- Polish the outside of the horn for aesthetics to make it more presentable.
- Let it completely dry for at least a day.
- Make for it a metallic stand to conveniently hold it upright when in use.
- Pour in a drink and enjoy.
Who Were the Vikings?
The Vikings were Scandinavian people from the Middle Ages, who lived in modern-day Norway, Denmark, and Sweden, who were known for their ferocious raiding. Viking warriors conquered extensive territories throughout the European world.
The Vikings were not only skilled fighters, but determined explorers, who traveled from Baghdad in the Middle East to the eastern coast of North America, nearly 500 years before Christopher Columbus was born.
The Vikings pursued wealth in its various manifestations, whether in portable forms such as silver, gold, and gemstones or in the form of vast lands in which they would settle.
The Vikings spoke the Old Norse language and wrote in runes.
What Were the Major Achievements of the Vikings?
Ship building and seafaring navigation
One of the most remarkable achievements of the Vikings was their shipbuilding technology, which enabled them to travel great distances into uncharted waters.
Their ships were long, sleek wooden vessels that were made with rows of oars and shallow drafts that made them lighter and faster than the other ships that were used at that time. They could travel in shallow waters and land on beaches more easily.
The Vikings were expert navigators who used a mysterious navigation tool, the “sunstone,” that formed a solar compass that enabled them to identify the sun’s position even on an overcast sky or after dusk.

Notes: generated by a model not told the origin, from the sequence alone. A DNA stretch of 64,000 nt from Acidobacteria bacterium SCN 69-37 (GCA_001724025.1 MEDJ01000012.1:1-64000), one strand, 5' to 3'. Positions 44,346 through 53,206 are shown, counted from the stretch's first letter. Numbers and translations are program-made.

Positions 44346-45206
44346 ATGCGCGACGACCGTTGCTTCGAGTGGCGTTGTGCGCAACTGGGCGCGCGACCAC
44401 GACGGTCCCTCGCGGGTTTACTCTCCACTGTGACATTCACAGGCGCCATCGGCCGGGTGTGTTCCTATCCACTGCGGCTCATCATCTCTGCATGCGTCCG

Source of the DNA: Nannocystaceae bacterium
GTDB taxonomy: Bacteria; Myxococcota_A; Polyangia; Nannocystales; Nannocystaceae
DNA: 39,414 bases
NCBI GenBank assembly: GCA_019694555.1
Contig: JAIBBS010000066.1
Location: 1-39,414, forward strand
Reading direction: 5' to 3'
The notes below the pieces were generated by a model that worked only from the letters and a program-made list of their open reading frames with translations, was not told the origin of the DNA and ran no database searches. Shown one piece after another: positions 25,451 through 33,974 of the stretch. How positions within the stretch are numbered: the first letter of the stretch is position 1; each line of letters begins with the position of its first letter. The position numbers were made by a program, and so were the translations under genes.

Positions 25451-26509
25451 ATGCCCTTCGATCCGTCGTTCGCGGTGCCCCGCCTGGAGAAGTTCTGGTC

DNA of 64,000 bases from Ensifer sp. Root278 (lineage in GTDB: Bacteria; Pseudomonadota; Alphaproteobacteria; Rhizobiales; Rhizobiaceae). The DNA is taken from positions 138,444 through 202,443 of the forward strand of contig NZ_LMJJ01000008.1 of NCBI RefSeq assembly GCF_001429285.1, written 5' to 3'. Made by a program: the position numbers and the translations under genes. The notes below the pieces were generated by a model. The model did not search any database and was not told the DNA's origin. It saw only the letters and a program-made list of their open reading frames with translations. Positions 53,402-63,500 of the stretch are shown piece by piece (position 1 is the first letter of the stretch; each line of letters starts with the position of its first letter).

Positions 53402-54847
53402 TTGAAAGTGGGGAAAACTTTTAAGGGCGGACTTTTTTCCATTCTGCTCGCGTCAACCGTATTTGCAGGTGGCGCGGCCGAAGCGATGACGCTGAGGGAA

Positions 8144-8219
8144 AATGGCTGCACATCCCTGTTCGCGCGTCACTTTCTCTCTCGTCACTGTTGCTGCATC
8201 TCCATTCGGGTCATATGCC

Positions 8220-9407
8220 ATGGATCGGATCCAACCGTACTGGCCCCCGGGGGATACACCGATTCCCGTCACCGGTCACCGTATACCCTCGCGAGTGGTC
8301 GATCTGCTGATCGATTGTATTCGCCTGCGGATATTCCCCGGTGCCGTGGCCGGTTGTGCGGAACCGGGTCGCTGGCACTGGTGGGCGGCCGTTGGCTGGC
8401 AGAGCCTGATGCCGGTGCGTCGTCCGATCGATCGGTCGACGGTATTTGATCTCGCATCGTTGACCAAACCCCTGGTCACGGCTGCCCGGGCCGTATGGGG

They leveraged on this innovation to explore distant lands. As a result, they were simultaneously active on four continents.
Trade and Commerce
Although Vikings are reputed for being raiders and warriors, the vast majority were traders and explorers.
Through their advanced navigation skills, they built extensive trade routes and networks spanning all of modern-day Europe, the Middle East, Russia, Northern India, and even China.
They established a merchant market economy where they could sell the wealth they had obtained in their conquests.
Their artisans reworked precious metals such as silver and gold into decorative objects for sale in these markets. They eventually developed market towns and minted currencies.
Other Viking Achievements
- Viking raiders founded Dublin, the capital city of the Republic of Ireland.
- Some Vikings used potent 2-handed axes in combat that could effortlessly slice through a shield and metal helmet.
- Vikings served as personal guards for some Byzantine Emperors.
- Vikings didn’t wear horned helmets to battle as is commonly assumed.
- Vikings were known for upholding high standards of hygiene bathing at least once a week in hot springs. This was more frequent than other Europeans of that time.
- Vikings used an unusual liquid to start fires, which was made from a mixture of fungus and urine boiled together.
- Prominent Vikings were buried in boats.
- Vikings were actively involved in the slave trade across Europe and the Middle East.
- Some Viking clans operated autonomously and didn’t recognize other Viking groups.
Creativity is part the Vikings’ legacy
The Vikings have gone into the annals of history as a society that significantly shaped the Middle Ages. They could be crude at times, yet they were also a creative and innovative people.
Their iconic drinking horn remains an item of interest a thousand years later, proving their innovative prowess. You have learned how to make for yourself a Viking-type drinking horn, through a clear guide.
- National Museums Scotland; Drinking horns
- Projekt Forlǫg; Drinking Vessels of Viking Norway – Projekt Forlǫg
- Sourcing Innovation; The influence of Vikings on European culture
- History Extra; A Brief History Of The Vikings: Who Were They & Where Did They Come From?
- History.com; 10 Things You May Not Know About the Vikings
- Norse Tradesman; The REAL History of the Viking Drinking Horn,
- Norse Tradesman; What The Vikings REALLY Drank
- Projekt Forlǫg; Drinking Vessels of Viking Norway – Projekt Forlǫg